Applications Pour in for JHTV’s Translational Funding Opportunities
Bluefield Innovations, a partnership between The Johns Hopkins University and Deerfield Management, received 18 pre-proposal applications for its fall 2018 request for proposal (RFP) cycle.
Funded by Deerfield, an investment management firm committed to advancing health care, Bluefield will provide up to $65 million in initial funding over five years to support the commercialization of early-stage therapeutic research at Johns Hopkins, with additional funding available to advance research that shows strong commercial potential.
Bluefield has two RFP cycles per year. Pre-proposal applicants in the current cycle will be notified in December if they have been selected to submit a full proposal. The joint steering committee overseeing the selection process will provide feedback to all applicants regardless of how they fared in the selection process.
Bluefield expects to fund at least one project in the second RFP cycle, according to Chief Scientific Officer Vincent J. Kalish. Projects will be funded from different therapeutic areas and at different stages of drug development, from biological target to preclinical development candidate.
Since its launch in November 2017, Bluefield has received 76 applications and funded three proposals with a commitment to support preclinical development milestones. Among the funded projects is one by Marikki Laiho, the Willard and Lillian Hackerman Professor of Radiation Oncology and director of the Division of Molecular Radiation Sciences at the Johns Hopkins University School of Medicine, which targets an enzyme implicated in many forms of cancer.
Kalish said Deerfield is pleased with the first year of the Bluefield collaboration, particularly its interactions with Johns Hopkins Technology Ventures and faculty members.
“The depth and breadth of science coupled with the entrepreneurial spirit of the Johns Hopkins faculty has impressed us all,” he said.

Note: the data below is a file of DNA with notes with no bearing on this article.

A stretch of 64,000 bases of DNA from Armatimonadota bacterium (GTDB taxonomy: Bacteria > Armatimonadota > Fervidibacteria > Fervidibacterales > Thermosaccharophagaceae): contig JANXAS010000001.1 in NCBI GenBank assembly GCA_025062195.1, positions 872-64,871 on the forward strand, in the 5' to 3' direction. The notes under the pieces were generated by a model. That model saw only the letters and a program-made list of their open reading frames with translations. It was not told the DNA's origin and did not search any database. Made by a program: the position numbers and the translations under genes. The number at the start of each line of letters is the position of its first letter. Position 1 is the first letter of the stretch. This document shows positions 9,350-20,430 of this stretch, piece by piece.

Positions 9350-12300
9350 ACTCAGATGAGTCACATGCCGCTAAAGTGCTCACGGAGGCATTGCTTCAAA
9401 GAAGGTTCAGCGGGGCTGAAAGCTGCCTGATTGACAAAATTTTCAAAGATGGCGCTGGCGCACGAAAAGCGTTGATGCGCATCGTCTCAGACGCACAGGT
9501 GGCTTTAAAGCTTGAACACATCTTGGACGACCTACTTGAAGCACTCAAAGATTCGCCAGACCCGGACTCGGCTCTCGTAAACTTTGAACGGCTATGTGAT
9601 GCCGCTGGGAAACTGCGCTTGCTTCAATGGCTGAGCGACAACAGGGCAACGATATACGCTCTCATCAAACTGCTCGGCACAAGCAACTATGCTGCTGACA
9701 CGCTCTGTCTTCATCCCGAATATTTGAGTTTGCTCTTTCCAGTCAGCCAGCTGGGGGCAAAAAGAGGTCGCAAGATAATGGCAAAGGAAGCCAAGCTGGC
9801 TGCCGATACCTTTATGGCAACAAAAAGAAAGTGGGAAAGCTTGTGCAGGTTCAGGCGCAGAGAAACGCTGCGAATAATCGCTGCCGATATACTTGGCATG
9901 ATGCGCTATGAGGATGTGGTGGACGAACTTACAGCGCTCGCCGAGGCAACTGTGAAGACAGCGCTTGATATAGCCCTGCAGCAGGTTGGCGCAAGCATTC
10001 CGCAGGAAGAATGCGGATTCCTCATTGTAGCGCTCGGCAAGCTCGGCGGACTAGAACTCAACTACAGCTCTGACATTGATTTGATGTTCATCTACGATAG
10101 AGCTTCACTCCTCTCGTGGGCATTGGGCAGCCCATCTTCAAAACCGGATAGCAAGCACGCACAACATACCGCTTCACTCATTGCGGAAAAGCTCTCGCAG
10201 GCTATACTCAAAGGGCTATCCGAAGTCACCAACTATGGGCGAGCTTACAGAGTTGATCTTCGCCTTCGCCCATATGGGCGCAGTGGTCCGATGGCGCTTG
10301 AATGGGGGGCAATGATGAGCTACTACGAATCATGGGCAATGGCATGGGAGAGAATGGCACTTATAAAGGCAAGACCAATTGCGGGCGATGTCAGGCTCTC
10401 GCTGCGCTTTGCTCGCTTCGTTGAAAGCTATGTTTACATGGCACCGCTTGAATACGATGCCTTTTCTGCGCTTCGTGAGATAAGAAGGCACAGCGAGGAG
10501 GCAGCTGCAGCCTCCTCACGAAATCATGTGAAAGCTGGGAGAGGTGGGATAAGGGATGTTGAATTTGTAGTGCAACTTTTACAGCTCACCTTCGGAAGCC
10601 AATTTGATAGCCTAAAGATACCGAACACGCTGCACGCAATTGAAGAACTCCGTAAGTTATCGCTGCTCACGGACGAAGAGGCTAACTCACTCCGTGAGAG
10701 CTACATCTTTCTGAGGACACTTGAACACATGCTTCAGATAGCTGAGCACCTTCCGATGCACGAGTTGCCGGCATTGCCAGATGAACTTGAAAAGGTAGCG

Looking ahead, Kalish said Deerfield wants to make the collaboration “industrial-level quality and scale” through Bluefield, principal investigators’ laboratories and contract research organizations from target identification to Investigational New Drug submission.
In other proposal news, JHTV received 17 applications for seed funding through the Bisciotti Foundation Translational Fund, which provides $300,000 annually to inventors across the university for technology validation and product development studies.
Proposals are evaluated on: commitment of inventors to commercialization; prospective market size and competitive advantage; technical feasibility; and the potential for attracting additional funding, strategic partners or customers.
Finalists will be notified in December and will then give an in-person presentation to a review committee in late January. The winners are scheduled to be announced in early March.
On the student-entrepreneur front, FastForward U received 40 applications for its Graduate Student Award. Four student-led teams each will receive $5,000 to help validate and scale their venture as well as receive mentorship from subject matter experts, serial entrepreneurs and investors.
The winners will be announced in early December.
Bluefield Innovations, the Bisciotti fund and the Graduate Student Award are just a few of the ways JHTV helps companies set early-stage innovations and discoveries on the path to commercialization. The JHTV staff has extensive knowledge of other translational funds within Johns Hopkins as well as external opportunities to ensure companies for students, faculty members and startups.